So, why am I taking a leave of absence from Facebook? Politics! I am so tired of the insensitive comments, cartoons, and links plastering my newsfeed. I have blocked and hidden some people who routinely post inflammatory and hurtful things, but it's not enough to keep the vitriol from creeping in on a daily basis. I'm sick of it! The biggest problem is the vicious things being posted are causing me to think ill of people I love and care about. I don't want my impressions of people to be tarnished because of their lack for forethought in posting something that they probably aren't thinking much or at all about how it affects other people, so I need to walk away. I find myself thinking not-so-nice thoughts about people I really like because I think what they posted was cruel, ignorant, or intolerant...even though I know that they themselves are loving and giving people.

This behavior is occurring on both sides of the political spectrum, with conservative Republicans and liberal Democrats. I don't want to give the impression that it's just Republicans at all because it's not. Democrats praise MSNBC, Rachel Maddow, the Democratic National Convention, and bash FOX news, the Republican National Convention, and all things Romney and Ryan. It is just the opposite with Republicans. There is a very obvious line in the sand. Quite frankly, as a southern transplant living up north it appears to me that the Civil War is still being fought. As the RNC was in session my southern friends were so inspired and motivated while most of my northern friends were mocking Romney and the parade of speakers, as well as Ryan's marathon time. The opposite happened this week with my northern friends praising speeches by Clinton and Deval Patrick, while my southern friends proclaimed they were nauseated by the proceedings and questioned how much money Michelle Obama's wardrobe costs. However, in this post I am singling out Republicans. Why? Because conservative Republicans compose the "religious right", the tea party, and let's be honest, the membership of almost all evangelical Christian churches, especially in the south. And even more particularly, WHITE evangelical churches.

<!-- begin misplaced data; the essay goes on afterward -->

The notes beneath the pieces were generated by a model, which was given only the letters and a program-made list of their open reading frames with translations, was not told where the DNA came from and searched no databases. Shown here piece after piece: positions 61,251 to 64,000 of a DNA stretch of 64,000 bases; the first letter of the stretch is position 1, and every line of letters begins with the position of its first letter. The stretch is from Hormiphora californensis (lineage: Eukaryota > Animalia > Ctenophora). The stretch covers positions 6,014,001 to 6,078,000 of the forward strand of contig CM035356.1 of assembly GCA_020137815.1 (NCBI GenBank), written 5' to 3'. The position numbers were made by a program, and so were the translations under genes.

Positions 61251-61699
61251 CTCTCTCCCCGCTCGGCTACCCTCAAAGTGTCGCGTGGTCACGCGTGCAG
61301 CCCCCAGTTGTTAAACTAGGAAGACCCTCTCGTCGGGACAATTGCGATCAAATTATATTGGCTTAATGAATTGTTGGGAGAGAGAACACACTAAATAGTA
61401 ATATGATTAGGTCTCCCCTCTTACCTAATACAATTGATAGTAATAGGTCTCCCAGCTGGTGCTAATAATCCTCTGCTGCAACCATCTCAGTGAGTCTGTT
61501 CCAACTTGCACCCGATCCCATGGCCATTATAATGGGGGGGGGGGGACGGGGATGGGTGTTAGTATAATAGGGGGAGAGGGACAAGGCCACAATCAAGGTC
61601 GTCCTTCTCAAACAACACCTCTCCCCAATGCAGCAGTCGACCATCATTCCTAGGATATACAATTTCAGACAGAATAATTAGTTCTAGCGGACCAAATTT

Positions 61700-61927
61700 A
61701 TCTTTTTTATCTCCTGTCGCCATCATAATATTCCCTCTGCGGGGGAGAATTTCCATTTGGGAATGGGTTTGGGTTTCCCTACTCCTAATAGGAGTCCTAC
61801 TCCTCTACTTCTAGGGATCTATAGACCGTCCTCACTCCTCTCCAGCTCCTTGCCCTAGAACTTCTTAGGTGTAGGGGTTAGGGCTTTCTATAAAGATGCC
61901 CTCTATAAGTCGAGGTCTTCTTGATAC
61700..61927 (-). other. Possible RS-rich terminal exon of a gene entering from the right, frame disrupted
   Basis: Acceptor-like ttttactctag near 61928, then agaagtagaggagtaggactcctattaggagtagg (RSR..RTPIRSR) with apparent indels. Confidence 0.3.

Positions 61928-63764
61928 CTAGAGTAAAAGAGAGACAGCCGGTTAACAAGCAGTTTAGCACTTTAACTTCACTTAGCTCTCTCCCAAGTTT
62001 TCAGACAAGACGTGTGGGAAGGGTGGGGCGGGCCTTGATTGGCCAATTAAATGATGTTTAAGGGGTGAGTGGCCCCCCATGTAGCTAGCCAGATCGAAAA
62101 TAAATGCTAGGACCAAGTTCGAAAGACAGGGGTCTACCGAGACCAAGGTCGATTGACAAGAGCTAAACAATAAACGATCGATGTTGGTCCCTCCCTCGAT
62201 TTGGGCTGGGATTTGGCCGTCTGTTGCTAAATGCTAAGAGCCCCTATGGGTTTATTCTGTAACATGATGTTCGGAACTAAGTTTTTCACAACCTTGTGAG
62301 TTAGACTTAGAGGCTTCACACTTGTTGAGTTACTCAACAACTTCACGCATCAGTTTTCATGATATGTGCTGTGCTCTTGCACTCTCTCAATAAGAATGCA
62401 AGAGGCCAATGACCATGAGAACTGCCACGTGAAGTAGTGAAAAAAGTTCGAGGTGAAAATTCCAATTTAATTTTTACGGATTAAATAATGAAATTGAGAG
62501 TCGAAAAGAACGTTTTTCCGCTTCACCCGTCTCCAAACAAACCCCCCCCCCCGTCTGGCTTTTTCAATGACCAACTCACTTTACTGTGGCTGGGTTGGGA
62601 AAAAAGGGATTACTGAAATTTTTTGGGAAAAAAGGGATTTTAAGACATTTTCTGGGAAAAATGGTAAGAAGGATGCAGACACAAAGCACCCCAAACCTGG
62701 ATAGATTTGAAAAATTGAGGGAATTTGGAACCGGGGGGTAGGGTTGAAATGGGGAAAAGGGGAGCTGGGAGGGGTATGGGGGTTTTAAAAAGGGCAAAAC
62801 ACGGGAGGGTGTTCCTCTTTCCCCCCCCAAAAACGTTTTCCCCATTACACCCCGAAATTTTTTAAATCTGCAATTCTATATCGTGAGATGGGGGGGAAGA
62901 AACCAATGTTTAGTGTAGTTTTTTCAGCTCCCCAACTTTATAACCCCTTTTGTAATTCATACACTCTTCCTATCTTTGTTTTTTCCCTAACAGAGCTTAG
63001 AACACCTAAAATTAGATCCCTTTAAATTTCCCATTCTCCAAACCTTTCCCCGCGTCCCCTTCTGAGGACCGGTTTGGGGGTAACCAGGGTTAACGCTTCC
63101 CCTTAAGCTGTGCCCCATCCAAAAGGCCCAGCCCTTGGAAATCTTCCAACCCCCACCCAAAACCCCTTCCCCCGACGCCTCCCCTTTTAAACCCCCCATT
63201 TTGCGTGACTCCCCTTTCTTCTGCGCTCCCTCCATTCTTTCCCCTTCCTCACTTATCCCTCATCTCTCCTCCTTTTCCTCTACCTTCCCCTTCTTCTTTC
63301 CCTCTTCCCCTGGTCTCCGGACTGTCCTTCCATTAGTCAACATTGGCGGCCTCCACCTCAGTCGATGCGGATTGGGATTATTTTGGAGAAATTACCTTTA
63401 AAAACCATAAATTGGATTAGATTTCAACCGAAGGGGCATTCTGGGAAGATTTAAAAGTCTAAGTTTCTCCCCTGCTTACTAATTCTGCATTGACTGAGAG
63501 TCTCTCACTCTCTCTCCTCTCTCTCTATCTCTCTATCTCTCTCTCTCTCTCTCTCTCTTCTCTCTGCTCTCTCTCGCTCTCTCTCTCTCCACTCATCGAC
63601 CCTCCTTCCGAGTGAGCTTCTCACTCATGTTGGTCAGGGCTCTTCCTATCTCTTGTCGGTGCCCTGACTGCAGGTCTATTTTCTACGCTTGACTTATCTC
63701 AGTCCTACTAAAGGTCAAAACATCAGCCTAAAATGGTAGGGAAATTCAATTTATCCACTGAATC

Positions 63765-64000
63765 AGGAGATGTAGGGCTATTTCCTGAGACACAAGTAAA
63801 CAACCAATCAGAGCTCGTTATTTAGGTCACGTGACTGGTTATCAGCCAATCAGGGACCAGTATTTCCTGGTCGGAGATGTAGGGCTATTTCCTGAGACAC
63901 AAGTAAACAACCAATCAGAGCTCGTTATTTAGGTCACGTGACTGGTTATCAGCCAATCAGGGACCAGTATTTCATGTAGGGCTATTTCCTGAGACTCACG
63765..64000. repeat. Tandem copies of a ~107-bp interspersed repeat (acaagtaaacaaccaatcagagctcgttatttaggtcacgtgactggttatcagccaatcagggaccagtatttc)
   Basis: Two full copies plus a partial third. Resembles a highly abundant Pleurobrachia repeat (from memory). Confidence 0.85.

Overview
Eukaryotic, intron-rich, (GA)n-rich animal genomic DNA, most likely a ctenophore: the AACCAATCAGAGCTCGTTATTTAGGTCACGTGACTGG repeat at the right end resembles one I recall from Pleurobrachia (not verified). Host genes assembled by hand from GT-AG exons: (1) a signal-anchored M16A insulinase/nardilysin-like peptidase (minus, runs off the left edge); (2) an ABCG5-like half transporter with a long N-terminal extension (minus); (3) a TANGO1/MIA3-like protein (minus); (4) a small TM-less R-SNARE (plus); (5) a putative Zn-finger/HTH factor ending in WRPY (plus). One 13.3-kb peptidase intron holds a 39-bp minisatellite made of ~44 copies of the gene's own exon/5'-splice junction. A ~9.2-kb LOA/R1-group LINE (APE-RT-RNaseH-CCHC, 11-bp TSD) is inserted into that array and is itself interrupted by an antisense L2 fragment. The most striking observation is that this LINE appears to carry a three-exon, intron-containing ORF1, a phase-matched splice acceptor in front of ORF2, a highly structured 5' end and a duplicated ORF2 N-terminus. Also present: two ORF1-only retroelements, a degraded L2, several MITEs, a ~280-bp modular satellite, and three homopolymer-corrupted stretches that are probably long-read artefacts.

All of this political posturing and ranting on Facebook (and yes, I shamefully admit that I have been guilty of it as well, although more in the past than recently) got me thinking...

Are Democrats even welcome at church?

One of my evangelical Christian friends posted this in the last couple of weeks

What if I was a Democrat neighbor of this person? Let's pretend we have a friendly neighbor relationship. We talk while doing yard work. Maybe we check each other's mail when we are out of town. Perhaps we've grilled out and eaten together once on Labor Day. I see this on my neighbor's Facebook page and then he invites me to church. This seemingly innocuous little captioned picture basically says that liberals aren't worth even existing. Basically, we could all get along fine if all liberals were dead. And you think I would want to go to your church? That one little posting has the potential to destroy a relationship.Other Christians I know, many of them in vocational ministry, have posted "jokes" about watching Obama drowning, as well as derogatory posts about Democrats as a whole.

Or some evangelical Republican Christians welcome liberal Democrats to their churches because they "know" that Democrats are lost, backslidden heathens. After all, Jesus even said, "It is not the healthy who need a doctor, but the sick. I have not come to call the righteous, but sinners.” (Mark 2:17), so Democrats make up a great mission field. However, this may come as quite a shock, but being a Democrat and being a evangelical Christian are not mutually exclusive. There are plenty of liberal Democrats who love Jesus too. This causes the religious right to say, "Well, how can they love Jesus and not vote Republican? Democrats are FOR abortion. God hates abortion." As a moderate, I am pro-life, so I ask "How can Republicans be for capital punishment?" Since I'm somewhere muddling in the middle I "get" the questions that Republicans ask of Democrats and vice versa. I think we have to remember that while our faith has to (or should) influence our political opinions and voting record, there is not one "right" candidate. I haven't seen a dove descend from heaven and land on anyone in the political realm. Jesus did not live a sinless life as God incarnate to die a horrific death for political dogma. He did it because He unconditionally loves each of us. That includes Romney, Obama, Bush (both of them), Clinton (both of them), and yes...even political figures like bin Laden, Hitler, and Castro.